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17 May 2010 Integrated streak camera in standard (Bi)CMOS technology
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The conventional streak camera (CSC) is an optoelectronic instrument which captures the spatial distribution versus time of a ultra high-speed luminous phenomena with a picosecond temporal resolution and a typical spatial resolution of 60 μm. This paper presents two Integrated Streak Camera (ISC) architectures called MISC (M for Matrix) and VISC (V for Vector) which replicate the functionality of a streak camera on a single CMOS chip. The MISC structure consists of a pixel array, where the column depth together with the sampling rate determine the observation window. For proper operation, the image of the slit has to be spread uniformly over the rows of the imager. The VISC architecture is based on a single column of photosensors, where each element is coupled to a front-end and a multi-sampling and storage unit. The observation window is determined by the sampling rate and the depth of the memory frame. The measurement of a 6 ns FWHM 532 nm light pulse laser is reported for both ISCs. For the two architectures, the spatial resolution is linked to the size and the number of the photodetectors.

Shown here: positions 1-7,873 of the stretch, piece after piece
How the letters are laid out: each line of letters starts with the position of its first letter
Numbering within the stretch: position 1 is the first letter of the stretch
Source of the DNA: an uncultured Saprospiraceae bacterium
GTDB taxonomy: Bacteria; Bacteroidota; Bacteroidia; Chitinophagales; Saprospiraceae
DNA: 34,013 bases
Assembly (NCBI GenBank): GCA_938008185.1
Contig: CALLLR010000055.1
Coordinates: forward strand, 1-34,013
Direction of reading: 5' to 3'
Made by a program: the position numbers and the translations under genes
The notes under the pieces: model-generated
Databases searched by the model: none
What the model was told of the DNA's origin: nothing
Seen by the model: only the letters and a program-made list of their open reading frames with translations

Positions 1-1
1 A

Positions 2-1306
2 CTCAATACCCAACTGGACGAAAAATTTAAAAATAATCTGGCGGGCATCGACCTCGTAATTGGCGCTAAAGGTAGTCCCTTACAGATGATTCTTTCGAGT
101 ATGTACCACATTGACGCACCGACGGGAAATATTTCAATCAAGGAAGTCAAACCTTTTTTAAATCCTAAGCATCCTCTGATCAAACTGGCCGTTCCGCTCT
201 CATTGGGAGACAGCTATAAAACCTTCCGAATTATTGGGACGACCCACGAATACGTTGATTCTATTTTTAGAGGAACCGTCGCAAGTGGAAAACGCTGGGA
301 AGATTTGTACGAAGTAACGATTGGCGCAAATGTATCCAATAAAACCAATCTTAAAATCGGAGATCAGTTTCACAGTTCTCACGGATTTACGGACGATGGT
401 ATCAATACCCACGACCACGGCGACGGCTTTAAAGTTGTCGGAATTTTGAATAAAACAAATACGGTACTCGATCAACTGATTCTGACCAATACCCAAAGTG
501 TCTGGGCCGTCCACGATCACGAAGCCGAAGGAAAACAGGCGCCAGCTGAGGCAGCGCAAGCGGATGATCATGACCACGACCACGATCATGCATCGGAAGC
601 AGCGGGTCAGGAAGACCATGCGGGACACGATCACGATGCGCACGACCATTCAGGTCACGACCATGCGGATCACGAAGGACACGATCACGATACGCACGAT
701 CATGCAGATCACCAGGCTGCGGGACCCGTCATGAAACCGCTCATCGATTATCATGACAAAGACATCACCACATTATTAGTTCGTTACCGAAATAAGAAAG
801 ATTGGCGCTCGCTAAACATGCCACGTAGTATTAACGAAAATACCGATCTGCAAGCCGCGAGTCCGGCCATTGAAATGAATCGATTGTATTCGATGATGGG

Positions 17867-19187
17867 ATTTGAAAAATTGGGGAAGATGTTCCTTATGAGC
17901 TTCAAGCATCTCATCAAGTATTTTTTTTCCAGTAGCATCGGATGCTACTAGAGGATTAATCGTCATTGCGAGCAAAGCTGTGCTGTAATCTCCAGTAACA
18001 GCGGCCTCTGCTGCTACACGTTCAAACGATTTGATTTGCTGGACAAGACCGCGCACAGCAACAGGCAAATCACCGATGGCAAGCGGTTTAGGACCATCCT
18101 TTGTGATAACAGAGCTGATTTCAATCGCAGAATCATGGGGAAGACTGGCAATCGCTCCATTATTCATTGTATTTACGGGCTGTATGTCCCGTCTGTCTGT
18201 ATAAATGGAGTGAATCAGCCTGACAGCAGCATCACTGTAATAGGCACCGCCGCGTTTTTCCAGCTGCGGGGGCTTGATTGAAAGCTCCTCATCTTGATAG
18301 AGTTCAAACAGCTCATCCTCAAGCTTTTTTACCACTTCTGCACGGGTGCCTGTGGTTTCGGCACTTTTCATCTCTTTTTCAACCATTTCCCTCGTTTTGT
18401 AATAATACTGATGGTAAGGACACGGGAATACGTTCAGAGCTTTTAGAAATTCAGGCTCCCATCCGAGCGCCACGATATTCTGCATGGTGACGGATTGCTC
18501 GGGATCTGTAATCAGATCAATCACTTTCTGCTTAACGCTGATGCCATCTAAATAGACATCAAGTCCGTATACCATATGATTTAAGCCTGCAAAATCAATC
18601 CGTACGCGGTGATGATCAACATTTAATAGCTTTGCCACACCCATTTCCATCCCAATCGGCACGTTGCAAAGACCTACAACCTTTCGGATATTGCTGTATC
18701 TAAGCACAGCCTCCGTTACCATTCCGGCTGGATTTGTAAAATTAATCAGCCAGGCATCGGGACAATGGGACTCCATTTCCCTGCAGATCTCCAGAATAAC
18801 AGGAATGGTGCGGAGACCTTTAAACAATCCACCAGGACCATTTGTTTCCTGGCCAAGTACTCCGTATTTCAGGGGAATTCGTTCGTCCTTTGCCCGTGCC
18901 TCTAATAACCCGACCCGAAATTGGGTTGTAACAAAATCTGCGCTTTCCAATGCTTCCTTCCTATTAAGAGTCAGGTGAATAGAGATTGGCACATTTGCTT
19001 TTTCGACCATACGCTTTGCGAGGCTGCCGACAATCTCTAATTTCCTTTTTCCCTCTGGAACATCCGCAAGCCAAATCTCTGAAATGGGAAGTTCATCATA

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Wilfried Uhring, Jean-Pierre Le Normand, Virginie Zint, and Martin Zlatanski "Integrated streak camera in standard (Bi)CMOS technology", Proc. SPIE 7719, Silicon Photonics and Photonic Integrated Circuits II, 77190V (17 May 2010);

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